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In the Matter of             )
    Chempace Corporation     )    Docket No. 5-IFFRA-96-017
          Respondent         )


Complainant has filed a motion, dated December 10, 1997, to compel Respondent to complete its prehearing exchange, and for further discovery in this matter. Respondent filed its response on December 19, 1997.

Completion of Prehearing Exchange

With respect to completion of Respondent's prehearing exchange, the motion appears largely moot or insubstantial. Respondent has stated that it is supplying the documents missing in its initial prehearing exchange and is willing to stipulate to the accuracy of copies of its financial records.

With respect to the remaining items, I generally allow the parties to freely modify or supplement their prehearing exchanges, without motion, until approximately 30 days before the hearing. Since the hearing is now postponed until March 11, 1998, the date for such supplementation of the exchanges is extended to February 13, 1998. Any party that fails to disclose witnesses or evidentiary materials adequately before the hearing may be precluded from offering that evidence, especially if there is not good cause for the delay, and the opposing party is prejudiced.

At this point no specific order will be issued compelling completion of the prehearing exchanges. Both parties will have until February 13, 1998, to complete or modify their prehearing exchanges. Respondent's motion for sanctions against Complainant is also denied. I expect the parties to mutually cooperate in completing the exchanges and further discovery.

Further Discovery

Complainant has also moved for further discovery of a large number of Respondent's financial documents. Respondent has moved for an extension of time to respond to this portion of the motion. Although Respondent has not yet responded, I will provide some guidelines that might be helpful.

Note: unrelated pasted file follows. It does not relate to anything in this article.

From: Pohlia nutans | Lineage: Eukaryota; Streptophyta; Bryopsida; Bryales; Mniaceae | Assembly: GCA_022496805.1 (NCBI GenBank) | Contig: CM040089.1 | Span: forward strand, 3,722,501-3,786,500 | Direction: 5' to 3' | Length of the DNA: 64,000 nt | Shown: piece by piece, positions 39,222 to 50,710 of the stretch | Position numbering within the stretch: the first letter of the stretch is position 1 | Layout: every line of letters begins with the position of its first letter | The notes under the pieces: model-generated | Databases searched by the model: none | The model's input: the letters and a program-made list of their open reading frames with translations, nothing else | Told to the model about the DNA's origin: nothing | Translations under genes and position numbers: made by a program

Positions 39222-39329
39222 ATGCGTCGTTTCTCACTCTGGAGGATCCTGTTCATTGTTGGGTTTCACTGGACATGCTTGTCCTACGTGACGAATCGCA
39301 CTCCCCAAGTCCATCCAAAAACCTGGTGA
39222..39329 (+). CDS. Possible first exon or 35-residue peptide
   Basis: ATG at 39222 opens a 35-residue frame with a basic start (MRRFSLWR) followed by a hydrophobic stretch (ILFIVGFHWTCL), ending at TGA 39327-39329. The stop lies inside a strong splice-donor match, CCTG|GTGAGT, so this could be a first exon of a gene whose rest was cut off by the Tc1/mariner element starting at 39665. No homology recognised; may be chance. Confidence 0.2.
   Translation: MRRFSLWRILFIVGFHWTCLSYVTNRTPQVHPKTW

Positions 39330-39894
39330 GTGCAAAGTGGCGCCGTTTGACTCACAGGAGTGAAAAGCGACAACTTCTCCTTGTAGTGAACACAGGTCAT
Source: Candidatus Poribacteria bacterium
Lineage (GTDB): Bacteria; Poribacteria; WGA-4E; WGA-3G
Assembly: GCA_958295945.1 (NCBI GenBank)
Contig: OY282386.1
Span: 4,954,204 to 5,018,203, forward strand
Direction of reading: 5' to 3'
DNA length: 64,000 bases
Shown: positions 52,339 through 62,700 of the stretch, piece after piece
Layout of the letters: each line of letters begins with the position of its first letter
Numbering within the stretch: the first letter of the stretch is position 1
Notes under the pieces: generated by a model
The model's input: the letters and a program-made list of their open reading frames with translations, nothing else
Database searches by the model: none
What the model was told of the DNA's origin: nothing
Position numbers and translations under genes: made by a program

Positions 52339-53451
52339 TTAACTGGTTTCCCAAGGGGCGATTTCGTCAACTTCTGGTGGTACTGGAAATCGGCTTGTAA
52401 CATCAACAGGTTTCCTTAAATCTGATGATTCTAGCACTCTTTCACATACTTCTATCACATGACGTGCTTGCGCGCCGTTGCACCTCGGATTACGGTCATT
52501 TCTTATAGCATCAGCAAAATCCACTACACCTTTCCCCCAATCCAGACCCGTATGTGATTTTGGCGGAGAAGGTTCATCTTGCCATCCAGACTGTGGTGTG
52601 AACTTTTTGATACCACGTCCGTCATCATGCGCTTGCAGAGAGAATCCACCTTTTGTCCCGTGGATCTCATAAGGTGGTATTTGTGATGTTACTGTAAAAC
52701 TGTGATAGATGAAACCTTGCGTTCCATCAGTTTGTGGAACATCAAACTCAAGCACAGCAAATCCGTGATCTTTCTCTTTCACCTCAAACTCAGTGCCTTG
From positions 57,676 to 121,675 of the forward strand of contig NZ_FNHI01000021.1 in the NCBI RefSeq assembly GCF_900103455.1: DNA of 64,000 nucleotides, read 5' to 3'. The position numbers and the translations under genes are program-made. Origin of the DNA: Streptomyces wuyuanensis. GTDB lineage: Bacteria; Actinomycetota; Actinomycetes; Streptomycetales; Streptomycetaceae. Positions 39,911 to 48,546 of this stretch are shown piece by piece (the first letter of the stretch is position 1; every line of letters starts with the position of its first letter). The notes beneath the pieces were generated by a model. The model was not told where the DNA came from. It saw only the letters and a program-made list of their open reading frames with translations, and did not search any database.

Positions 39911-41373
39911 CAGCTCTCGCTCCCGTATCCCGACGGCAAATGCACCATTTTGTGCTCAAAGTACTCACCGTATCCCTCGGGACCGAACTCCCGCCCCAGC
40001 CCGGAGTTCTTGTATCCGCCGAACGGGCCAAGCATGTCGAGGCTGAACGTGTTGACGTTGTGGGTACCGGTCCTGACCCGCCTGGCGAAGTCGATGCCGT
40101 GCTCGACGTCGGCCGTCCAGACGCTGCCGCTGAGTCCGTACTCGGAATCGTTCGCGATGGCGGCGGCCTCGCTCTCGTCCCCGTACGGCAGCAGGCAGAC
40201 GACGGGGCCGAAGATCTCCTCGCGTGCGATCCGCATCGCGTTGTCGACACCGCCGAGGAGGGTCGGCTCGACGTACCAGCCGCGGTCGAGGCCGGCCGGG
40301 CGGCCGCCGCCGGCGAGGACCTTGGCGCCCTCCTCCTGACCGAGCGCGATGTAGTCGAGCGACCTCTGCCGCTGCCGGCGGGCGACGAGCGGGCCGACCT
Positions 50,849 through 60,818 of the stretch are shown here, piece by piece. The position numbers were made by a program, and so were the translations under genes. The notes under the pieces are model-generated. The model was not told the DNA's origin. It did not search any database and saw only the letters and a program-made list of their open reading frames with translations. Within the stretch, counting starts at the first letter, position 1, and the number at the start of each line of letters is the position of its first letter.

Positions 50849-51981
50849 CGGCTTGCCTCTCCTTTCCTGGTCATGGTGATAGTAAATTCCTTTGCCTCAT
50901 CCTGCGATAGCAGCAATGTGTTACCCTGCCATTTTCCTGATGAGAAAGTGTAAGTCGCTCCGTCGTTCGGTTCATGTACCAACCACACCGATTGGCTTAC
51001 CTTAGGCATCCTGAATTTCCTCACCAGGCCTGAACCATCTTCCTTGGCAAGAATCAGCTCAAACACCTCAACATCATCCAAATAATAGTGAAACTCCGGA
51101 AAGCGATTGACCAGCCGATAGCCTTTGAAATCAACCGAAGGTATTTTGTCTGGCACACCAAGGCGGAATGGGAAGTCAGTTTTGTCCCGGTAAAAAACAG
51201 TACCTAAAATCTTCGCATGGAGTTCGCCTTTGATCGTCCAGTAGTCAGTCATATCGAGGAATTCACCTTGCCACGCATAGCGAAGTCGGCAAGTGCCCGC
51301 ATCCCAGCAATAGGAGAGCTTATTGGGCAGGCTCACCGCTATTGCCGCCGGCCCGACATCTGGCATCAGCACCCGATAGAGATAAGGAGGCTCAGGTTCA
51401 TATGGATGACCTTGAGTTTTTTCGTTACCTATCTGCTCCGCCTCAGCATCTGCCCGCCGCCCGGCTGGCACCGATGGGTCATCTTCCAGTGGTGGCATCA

Complainant apparently intends to undertake a detailed financial analysis of Chempace's ability to pay a penalty, for the purposes of this hearing. Respondent has already disclosed five years' of tax returns and financial statements. However, the Region now seeks numerous additional underlying financial documents, such as trial balances, accounts, contracts, and ledgers.

Initially, before any discovery is compelled, it should first be requested voluntarily from the opposing party. I expect the parties to cooperate in mutual discovery to the extent feasible.

Secondly, it may well not be necessary for the Region to pursue this type of detailed analysis of Respondent's finances in order to meet its burden of proof. The risk of failing to disclose or present evidence that could support Respondent's claim of inability to pay falls primarily on Respondent.

The Region can satisfy its burden of showing that it appropriately considered this penalty factor by producing "some evidence regarding the respondent's general financial status from which it can be inferred that the respondent's ability to pay should not affect the penalty amount." In re New Waterbury, Ltd., 5 E.A.D. 529, 541 (Environmental Appeals Board, TSCA Appeal No. 93-2, October 20, 1994) (italics in original). The burden then shifts to the respondent to present specific evidence that it cannot pay the penalty. While this could require rebuttal from the Region with additional specific evidence, that would only be only necessary in response to respondent's evidence. The tax returns and financial statements already disclosed and included in the Region's prehearing exchange comprise substantial evidence on this issue. The burden of going forward with specific additional evidence on its claimed inability to pay rests with Chempace. To the extent Chempace does not disclose or produce such evidence, it runs the risks of failing to carry its burden and of having adverse inferences drawn against its position on this issue.

This is not to say that the proposed amount of $200,000 is necessarily shown appropriate by the evidence disclosed thus far. I note that the FIFRA Enforcement Response Policy also provides another method for estimating a respondent's ability to pay -- calculating four percent of a company's (and affiliated corporate entities') gross sales. I suggest the parties use this guideline as a starting point for settlement negotiations.

In the interim, Respondent's motion for an extension of time to respond to Complainant's motion for further discovery is granted. The response will now be due January 27, 1998.

Andrew S. Pearlstein

Administrative Law Judge

Dated: January 12, 1997

Washington, D.C.

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